Injuries at the position have put the Brooklyn Nets and Chicago Bulls in the market for a point guard. The Nets have a bevy of big men they could send to New Orleans to fill the Pelicans' need for size in the frontcourt.
The most likely scenario would be the Pelicans getting a future draft pick for a talented-yet-unproven rookie.
Spencer Hawes is one of the league's most underrated big men. He's a legit seven-footer who can score, rebound and defend his position. He has a bevy of offensive moves, including a sneaky outside jumper, and can play the 4 or the 5.
The former Washington standout is putting together a solid season with the Sixers. He's averaging 14.3 points, 8.6 rebounds and 1.5 blocks per game. He's shooting 48.5 percent from the field, including 43 percent from behind the arc.
Hawes was on the trade radar earlier in the year, when his name was tossed around in potential deals for disgruntled Rockets center Omer Asik. Now that those talks have died down, it's been back to business as usual.
Philadelphia already has its big man of the future in rookie Nerlens Noel, who is recovering from a torn ACL. Hawes is a free agent at the end of the year, and the Sixers are currently near the bottom of the East at 12-25.
The Sixers could use this opportunity to exploit a contender's need for size as well as get something for a a player who might leave this summer.
With Al Horford out for the season, it would make a ton of sense for Atlanta to get Hawes' services. Houston could revisit a possible Asik-for-Hawes deal. Hawes would be a good complement to Dwight Howard, while Asik would be a nice stopgap who could allow Noel to take his time coming back.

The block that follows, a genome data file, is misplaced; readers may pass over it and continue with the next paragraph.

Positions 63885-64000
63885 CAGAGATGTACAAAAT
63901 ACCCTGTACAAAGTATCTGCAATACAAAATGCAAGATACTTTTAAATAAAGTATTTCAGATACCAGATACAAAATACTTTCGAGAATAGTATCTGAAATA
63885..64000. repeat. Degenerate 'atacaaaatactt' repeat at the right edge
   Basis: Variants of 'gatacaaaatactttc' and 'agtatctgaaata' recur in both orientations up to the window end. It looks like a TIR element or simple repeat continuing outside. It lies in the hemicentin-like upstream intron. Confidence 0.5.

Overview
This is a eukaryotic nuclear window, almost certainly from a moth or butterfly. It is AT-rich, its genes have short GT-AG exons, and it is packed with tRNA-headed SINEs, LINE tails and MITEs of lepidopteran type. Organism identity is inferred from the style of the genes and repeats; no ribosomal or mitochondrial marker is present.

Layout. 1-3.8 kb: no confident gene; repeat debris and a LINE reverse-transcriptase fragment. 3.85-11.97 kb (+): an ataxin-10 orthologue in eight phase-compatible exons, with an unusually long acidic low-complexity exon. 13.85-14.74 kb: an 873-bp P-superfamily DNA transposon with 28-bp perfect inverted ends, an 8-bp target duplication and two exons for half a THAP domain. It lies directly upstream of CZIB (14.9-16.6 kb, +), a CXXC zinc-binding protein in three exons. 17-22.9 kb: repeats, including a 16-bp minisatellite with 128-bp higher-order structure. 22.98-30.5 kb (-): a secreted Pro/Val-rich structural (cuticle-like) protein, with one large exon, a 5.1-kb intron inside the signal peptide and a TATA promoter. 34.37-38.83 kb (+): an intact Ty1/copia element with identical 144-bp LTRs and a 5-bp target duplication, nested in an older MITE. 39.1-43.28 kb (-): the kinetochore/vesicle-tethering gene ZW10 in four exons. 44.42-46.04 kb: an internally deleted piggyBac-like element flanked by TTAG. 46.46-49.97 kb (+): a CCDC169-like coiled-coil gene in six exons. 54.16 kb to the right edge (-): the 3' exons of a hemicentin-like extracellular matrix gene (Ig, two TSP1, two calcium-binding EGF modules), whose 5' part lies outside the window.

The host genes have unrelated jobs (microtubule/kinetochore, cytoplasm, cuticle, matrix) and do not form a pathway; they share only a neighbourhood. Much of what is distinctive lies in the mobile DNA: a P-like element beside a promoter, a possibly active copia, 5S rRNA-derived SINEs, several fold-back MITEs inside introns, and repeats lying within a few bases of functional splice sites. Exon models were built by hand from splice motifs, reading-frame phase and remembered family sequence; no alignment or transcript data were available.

Teams such as San Antonio, Miami, New Orleans and Portland (to name a few) could also use someone with Hawes' talents.
My 2014 New Year's resolution is to include Jimmer Fredette in every trade piece I write until he finds a new home. It just seems unfair that he's found himself buried on the Kings' depth chart for the better part of two years.
It's time to free Jimmer.
Fredette came into the NBA with a lot of momentum after establishing himself as a scoring machine at BYU. However, his time in the pros has exposed some flaws.
For one, he's a bit of a 'tweener. He's too short (6'2") to be a full-time shooting guard and isn't quick enough to run point. Second, his lack of defensive ability makes him a walking turnstile. It's hard to justify a guy with that many red flags.